There are dozens of museums in St. Augustine, Florida, and it can be difficult to narrow down which ones are worth visiting. With venues ranging from quirky, to touristy, to historic, we wanted to get the most out of our trip by visiting the places that would give us a meaningful glimpse into the oldest city’s history.
While we walked around downtown on our first evening, we peaked into windows and read plaques on the outside of buildings. After looking around the Ximenez-Fatio House and seeing the sheer size of the property, the furnishings, and the garden, we knew we found our desired museum for the trip.
Amazing Archaeology & Excavations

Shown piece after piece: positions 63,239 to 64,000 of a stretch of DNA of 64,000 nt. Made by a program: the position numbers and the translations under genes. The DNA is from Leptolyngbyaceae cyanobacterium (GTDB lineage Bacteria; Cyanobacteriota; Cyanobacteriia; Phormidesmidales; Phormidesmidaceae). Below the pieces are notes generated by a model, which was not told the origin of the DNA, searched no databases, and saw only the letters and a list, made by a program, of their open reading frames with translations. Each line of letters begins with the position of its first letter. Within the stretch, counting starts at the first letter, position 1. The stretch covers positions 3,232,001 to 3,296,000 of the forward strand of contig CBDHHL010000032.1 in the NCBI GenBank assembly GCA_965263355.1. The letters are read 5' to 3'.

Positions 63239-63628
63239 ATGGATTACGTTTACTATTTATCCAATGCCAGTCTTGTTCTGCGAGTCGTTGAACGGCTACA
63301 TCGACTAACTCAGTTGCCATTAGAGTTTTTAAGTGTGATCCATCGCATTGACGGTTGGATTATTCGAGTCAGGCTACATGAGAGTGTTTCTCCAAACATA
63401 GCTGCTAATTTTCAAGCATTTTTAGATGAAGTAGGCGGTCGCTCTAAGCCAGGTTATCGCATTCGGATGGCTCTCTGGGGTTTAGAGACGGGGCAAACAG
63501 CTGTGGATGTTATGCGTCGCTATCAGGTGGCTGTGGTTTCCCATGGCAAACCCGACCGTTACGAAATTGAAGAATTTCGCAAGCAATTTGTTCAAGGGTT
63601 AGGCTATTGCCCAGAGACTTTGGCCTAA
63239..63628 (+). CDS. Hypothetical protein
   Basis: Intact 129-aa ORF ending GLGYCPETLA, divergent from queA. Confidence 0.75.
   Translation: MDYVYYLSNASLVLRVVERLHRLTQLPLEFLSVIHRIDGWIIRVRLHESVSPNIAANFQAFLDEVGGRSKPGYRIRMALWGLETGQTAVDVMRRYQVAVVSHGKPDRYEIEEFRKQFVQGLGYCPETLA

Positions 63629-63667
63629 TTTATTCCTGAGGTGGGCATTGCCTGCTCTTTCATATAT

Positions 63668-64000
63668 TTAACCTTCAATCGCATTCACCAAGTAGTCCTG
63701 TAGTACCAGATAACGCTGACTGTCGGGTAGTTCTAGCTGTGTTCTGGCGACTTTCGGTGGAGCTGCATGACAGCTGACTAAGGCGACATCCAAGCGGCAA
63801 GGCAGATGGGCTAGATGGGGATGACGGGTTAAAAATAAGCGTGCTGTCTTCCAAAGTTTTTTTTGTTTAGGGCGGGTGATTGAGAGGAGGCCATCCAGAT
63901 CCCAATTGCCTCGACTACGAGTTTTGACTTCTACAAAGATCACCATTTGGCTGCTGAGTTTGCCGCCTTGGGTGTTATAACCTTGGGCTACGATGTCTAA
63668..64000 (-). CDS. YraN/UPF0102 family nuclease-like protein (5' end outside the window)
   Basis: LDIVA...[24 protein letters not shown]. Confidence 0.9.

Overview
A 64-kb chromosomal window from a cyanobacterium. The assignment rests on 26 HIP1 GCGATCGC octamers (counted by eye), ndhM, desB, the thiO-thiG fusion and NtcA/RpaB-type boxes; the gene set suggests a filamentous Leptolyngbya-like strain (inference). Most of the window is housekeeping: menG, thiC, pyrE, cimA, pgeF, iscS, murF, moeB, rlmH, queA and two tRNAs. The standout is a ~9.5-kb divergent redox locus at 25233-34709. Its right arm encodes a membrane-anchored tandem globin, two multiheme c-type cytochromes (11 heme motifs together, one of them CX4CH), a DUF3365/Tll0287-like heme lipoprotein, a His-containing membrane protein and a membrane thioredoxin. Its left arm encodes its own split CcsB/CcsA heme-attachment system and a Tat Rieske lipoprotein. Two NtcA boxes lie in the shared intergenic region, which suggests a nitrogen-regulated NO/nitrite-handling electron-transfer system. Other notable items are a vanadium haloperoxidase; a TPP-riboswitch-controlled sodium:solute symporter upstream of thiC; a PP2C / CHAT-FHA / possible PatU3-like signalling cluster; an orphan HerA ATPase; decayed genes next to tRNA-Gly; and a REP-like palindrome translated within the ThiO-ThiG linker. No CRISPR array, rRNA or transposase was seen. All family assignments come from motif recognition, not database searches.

The Ximenez-Fatio House Museum property is the most excavated site in St. Augustine. Since the early 1960s, archaeologists have excavated Timucuan artifacts, items from the Spanish colonial period, and discarded bones and shells. One of these artifacts, a Caravaca Cross, is on display in the gift shop.
The cross is a strong symbol in the Spanish Catholic Church dating back to the 13th century. See the Broaden Your Horizons section at the end of the post for more information.
Evidence that people inhabited this property date back to the 16th century. At one point, several wooden buildings sat on this site, along with remnants of a tabby wall (a combination of shells, limestone, and sand).
In 1798, Don Andres and Juana Ximenez built their home here, and it’s that building which houses the museum today. The structure is composed of coquina - a type of porous limestone, made of fossils and marine invertebrates which formed near the coastline over millions of years. It is the same material the Spanish colonists used to construct the nearby Castillo de San Marcos.